Olivia Rose, I am glad I did not give up, that I reached out and found help to beat my illness, because I am here to enjoy you and our beautiful family…
Letter to my granddaughter Olivia Rose, age 4 days, December 27, 2009**
Sitting on the small chair beside Olivia Rose, and soaking up the joy of being with her, and surrounded as we were by a bunch of other happy six-year-olds and their proud grandparents, I gave thanks for being alive. I gave thanks that I did not give up, though I wanted to, many times, during my 44-year battle with an eating disorder. I was lucky. Lucky to meet health professionals who, at critical times during my struggle, saved me, gave me hope, guidance, and the will to believe that one day I could be free.
Free. I count myself as lucky, because many beautiful people I know have died from the same illness. Died. Unnecessarily. Because they did not meet the right health professionals who believed in them, gave the right support, the right treatment, at the right time. One death is one too many.
This is what drives me to be a passionate advocate in raising awareness of eating disorders. This is why I am proud to serve on the steering committee for the inaugural World Eating Disorders Action Day on June 2. This is why I feel deeply honoured to be a recipient of the Academy for Eating Disorder’s 2016 Meehan/Hartley Award for Public Awareness and Advocacy. An honour I share with all who have suffered and are suffering.
There is much work to be done and we are making a start. We are starting to chorus, from all parts of the world, and our song will grow louder and louder and louder. As someone who developed anorexia at age 11, and am now a grandma, World Eating Disorders Action Day is a dream come true. Acknowledgment, acceptance, awareness, ACTION. Our voice will grow louder, and louder, because one death is one too many.
Another excerpt from my letter to baby Olivia, in 2009:
…When I started my recovery journey, I had to work out what thoughts belonged to me, and what thoughts belonged to my illness. I had to be brave enough to trust the thoughts that belonged to me and push the other thoughts away. I liken this process to that of a small bird with weak wings, flying for the first time. I dropped to the ground more than a few times but amazingly, my thoughts got stronger as I persevered and gradually learnt to trust myself and others. Now that my wings and sense of self are strong I am devoted to giving hope to others. I am flying around the world with this message.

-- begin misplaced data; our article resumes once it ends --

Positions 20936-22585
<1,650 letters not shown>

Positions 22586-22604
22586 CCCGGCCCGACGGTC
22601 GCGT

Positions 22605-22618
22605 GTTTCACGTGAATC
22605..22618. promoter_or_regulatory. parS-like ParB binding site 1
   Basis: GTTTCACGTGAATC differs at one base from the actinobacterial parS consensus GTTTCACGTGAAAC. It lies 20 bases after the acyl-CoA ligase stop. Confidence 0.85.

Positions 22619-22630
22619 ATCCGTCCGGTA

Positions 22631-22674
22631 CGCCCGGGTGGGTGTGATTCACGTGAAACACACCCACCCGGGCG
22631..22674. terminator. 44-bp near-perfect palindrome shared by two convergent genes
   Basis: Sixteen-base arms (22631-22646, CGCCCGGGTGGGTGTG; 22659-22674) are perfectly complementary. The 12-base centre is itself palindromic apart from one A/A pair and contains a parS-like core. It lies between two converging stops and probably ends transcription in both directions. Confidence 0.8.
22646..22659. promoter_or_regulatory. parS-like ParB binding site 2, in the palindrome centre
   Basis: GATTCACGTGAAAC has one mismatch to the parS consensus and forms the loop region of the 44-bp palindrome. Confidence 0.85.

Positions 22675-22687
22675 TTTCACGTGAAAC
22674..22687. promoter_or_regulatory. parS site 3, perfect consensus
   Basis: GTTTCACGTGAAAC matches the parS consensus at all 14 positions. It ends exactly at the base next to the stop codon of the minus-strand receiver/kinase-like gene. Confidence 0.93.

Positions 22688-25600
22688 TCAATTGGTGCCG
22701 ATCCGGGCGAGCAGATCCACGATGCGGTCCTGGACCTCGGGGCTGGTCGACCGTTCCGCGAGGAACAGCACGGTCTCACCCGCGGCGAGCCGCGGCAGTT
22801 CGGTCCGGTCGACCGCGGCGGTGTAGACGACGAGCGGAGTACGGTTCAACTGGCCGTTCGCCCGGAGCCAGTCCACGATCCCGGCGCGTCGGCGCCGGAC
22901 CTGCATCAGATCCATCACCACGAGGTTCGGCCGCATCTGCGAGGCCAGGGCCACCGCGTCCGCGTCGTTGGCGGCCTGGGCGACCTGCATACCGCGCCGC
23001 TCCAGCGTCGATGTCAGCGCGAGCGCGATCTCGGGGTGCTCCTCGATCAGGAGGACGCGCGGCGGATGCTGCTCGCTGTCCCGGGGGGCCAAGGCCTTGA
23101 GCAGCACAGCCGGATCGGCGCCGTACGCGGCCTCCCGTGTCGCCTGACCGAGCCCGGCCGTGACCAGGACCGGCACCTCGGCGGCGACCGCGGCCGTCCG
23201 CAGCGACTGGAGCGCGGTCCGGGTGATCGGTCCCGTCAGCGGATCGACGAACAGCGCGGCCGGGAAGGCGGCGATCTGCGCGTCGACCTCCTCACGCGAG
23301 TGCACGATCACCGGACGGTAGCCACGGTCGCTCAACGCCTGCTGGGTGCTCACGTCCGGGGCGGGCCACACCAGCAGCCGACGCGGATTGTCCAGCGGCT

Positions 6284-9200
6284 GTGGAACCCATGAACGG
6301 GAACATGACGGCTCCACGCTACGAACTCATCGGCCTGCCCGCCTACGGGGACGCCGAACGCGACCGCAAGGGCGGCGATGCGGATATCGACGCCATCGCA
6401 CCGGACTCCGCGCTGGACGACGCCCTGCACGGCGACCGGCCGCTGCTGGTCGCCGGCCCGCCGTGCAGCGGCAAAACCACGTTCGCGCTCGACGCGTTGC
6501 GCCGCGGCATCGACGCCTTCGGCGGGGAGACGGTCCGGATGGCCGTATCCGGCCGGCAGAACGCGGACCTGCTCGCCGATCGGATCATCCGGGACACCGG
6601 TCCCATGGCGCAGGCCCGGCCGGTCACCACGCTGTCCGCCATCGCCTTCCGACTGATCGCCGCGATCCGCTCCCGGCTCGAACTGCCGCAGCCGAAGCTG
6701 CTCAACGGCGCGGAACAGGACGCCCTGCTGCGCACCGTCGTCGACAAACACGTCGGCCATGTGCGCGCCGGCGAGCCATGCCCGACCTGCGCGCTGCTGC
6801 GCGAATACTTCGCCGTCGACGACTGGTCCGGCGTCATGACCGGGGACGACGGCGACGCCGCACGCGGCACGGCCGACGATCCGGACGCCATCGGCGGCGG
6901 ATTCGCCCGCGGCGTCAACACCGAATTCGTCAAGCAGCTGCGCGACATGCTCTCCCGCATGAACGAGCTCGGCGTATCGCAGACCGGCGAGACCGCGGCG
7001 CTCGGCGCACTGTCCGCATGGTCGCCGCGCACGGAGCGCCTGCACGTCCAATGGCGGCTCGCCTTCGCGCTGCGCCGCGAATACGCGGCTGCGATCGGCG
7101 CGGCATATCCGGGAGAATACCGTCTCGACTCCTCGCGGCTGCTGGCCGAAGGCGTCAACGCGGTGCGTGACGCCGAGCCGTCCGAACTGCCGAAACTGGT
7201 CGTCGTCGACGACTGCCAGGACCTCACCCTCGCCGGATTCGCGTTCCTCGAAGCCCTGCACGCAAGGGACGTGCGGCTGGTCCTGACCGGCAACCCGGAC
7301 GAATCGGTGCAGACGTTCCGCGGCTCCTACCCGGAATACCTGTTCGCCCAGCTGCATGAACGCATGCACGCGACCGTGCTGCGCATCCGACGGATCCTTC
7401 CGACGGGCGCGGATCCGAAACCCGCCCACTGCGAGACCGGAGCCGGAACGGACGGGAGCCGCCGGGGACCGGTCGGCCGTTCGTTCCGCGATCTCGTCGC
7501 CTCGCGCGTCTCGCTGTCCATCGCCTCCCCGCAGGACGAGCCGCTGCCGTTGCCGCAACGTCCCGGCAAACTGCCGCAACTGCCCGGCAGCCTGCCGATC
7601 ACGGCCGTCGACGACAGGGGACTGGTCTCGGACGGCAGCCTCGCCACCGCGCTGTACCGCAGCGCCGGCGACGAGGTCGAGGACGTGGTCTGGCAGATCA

And now you are five years’ old
May 27, 2015
Dear Olivia Rose,
Already you are five years’ old. You are a bubbly and sweet little girl who indeed does not only hop a lot, but also does cartwheels, hangs upside down over my bedside and says with glee: ‘Grandma, I absolutely love gymnastics’. When I take you to school on my weekly grandma day, you happily say ‘goodbye’ and run to join the morning line up for Prep Class. You love art, rainbows and colours, jigsaw puzzles, reading and writing; you go swimming and play golf, and oh, how you love to run. You manage admirably to define ‘you’, placed as you are, between big brother Lachlan and little sister Amelia. You understand that to do all the activities you love, to the best of your ability, that your body needs nourishment with regular, nutritious meals and snacks. You are indeed soaring like a bird through life and watching you embrace such ‘freedom to be’ makes my heart sing. I am ever grateful that I persevered in recovering from the eating disorder that developed in my brain, causing disintegration of self, when I was a little girl. It was hard work, reconnecting with my ‘self’, but nine years into recovery, relapse prevention is easy, because I have the best medicine in the world: I have you. Family love and acceptance has a special power and strength that doctors cannot prescribe.
Olivia Rose, since my previous letter, I have begun a PhD in Creative Writing related to my illness experience, and am writing several more books about eating disorders…. The reason I continue to write, and go to conferences, and advocate about eating disorders, is because we still don’t know what causes them. We need more research, and for more research, we need more funding. This is why I am sharing our story. . . .
I hope, in the lifetime of Olivia Rose, that we will know what causes an eating disorder, and that Olivia Rose and children everywhere will be able to grow up in a supportive family and social environment, with access to reliable health care.
One death is one too many.
** Alexander, J. (2009, December 27). Letter to granddaughter Olivia Rose [age 4 days]. Retrieved from http://www.debriefdaily.com/health/beat-anorexia-after-45-years/
Memoir: A Girl Called Tim — e-book.
Join me in supporting World Eating Disorders Action Day. Be sure to follow along on twitter @WorldEDDay and hashtag #WeDoAct, #WorldEDActionDay, @WorldEatingDisordersAction on Instagram and World Eating Disorders Action Day on Facebook.